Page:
San Juan's uncontrolled urban sprawl and ecological devastation is a tremendous burden for a small island.  The Graft Tower is a net plus resources building that not only provides water, food, and energy for the neighborhood, but brings in revenue which subsidizes the building and many needed new jobs in Santurce.


The building is located on New Monteserrate street at the intersection of San Juan's two arterial public transportation routes.  The program on the ground levels is an epicenter of commercial activity and services to support the light rail hub.  A tower at the south end of the site rises 38 floors and contains an eco-tourism hotel and living units for permanent residents.


Construction of the building is unprecedented in its materials and methods. The structure is literally grown by grafting inosculate fibers around the basic skeletal frames of the commercial and housing units.  As the organic material spreads upward and around the frames more are brought from off-site and placed by a mobile crane as necessary - the post-fab process.


At crucial structural time intervals the structure is manually hardened in a process done by the permanent residents and is then wrapped in a carbon fiber reinforcement.  So that the tower can continue to rise, root stock grafted into the upper portions of the structure.  The structure will then continue to organize itself as it winds up the individually designed frames.


Water is collected at the bottom of each unit and then dispersed throughout the open framework into the vertical farming.  The plants grow sporadically throughout the changing building as they are able to find water and sunlight.  Plants that need a controlled environment are grown inside the units using aeroponics.  The tower is connected to the deteriorated Martin Pena Canal in order to regenerate the polluted water of the nearby ecosystem.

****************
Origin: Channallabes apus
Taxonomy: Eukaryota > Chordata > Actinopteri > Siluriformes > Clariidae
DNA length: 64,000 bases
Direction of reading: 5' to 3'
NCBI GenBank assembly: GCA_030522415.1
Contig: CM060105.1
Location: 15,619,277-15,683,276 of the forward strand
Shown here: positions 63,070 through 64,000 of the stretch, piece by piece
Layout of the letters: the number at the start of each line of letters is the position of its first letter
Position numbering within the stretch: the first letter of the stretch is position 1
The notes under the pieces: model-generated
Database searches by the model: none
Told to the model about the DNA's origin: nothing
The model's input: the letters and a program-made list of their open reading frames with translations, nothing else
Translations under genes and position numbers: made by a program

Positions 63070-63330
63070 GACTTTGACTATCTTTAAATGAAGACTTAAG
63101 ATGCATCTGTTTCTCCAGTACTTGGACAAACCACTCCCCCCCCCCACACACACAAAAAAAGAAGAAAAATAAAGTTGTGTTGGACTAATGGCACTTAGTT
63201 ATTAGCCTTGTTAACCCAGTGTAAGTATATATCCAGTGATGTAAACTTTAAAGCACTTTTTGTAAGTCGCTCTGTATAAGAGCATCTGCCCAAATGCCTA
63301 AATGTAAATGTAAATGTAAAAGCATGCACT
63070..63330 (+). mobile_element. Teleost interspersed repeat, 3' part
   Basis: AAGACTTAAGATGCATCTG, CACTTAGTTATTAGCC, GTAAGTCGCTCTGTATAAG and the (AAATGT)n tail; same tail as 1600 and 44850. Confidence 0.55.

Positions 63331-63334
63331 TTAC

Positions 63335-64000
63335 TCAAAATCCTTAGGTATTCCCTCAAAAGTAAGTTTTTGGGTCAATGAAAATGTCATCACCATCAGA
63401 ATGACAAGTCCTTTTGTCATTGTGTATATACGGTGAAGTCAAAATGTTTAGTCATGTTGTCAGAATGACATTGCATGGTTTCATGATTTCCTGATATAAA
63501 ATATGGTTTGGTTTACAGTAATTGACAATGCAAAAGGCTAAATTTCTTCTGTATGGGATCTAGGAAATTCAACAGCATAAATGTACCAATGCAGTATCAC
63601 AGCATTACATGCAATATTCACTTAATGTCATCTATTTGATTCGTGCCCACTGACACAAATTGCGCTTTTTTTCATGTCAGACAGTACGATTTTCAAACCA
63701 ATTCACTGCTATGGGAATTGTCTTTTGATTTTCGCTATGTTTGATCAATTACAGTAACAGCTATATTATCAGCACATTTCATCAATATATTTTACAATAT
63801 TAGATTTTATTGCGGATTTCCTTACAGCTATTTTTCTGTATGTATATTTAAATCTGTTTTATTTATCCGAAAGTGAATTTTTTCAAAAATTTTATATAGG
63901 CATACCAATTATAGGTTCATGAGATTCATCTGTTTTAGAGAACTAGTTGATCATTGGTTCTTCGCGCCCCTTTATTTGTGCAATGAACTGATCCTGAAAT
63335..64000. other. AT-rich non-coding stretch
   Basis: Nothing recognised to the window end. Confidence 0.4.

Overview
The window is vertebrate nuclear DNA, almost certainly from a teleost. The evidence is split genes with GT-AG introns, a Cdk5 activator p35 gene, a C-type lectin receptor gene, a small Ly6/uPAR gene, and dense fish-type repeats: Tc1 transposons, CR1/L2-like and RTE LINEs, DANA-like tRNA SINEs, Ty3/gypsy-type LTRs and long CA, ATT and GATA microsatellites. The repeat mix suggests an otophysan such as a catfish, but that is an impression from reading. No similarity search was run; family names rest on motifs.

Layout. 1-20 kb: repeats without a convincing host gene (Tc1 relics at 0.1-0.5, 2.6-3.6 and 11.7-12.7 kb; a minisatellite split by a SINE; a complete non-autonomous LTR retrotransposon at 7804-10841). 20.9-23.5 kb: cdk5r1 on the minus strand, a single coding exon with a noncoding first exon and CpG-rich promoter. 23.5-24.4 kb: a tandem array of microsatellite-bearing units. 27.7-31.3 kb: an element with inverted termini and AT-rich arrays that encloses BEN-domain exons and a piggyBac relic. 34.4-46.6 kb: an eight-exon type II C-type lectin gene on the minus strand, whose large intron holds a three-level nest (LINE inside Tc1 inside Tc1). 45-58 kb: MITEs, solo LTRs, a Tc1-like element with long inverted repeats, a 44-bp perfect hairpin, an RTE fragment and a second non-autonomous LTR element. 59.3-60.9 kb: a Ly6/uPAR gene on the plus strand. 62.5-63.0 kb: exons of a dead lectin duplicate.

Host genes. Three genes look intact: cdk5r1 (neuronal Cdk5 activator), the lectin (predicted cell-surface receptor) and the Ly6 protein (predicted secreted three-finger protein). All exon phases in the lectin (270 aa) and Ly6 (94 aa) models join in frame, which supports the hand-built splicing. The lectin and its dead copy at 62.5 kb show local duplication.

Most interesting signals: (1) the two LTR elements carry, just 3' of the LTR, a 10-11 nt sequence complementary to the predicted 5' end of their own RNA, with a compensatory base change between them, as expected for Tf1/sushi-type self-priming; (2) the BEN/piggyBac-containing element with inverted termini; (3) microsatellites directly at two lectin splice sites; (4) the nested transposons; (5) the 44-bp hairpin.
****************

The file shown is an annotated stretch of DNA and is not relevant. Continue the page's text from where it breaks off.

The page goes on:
Living in apartments residents maintain and assist the agriculture of the building.  One crucial task is to maintain the hydroponic network which also grows as the building does.  This unique multi-purpose meshwork is highlighted in a yellow-green carbon fiber reinforcement.  The yellow mesh not only is structural for the skins panels, but distributes water throughout the tower, and manages temperature of the panels themselves.  Condensation that is typical problem in the Puerto Rico environment is managed by the yellow "vascular" system.  Certain portions of the vascular system also distribute liquid ethanol, a product of the artificial photosynthesis skin panels, which fuels the energy demands of the building.  The faceted skin allows a large variation in the electrochromatic vision panels.


The stewardship of the building's structure and vertical farming is subsidized by the eco-tourism hotel.  Residents and visitors access the tower through open vertical and horizontal circulation systems, taking advantage of the islands winds for cooling and not having to mechanically manage this part of the building's environment (as typically seen in San Juan vernacular).


The network of organically responsive parts make a entirely unique building as a whole which engages and supports the Santurce community.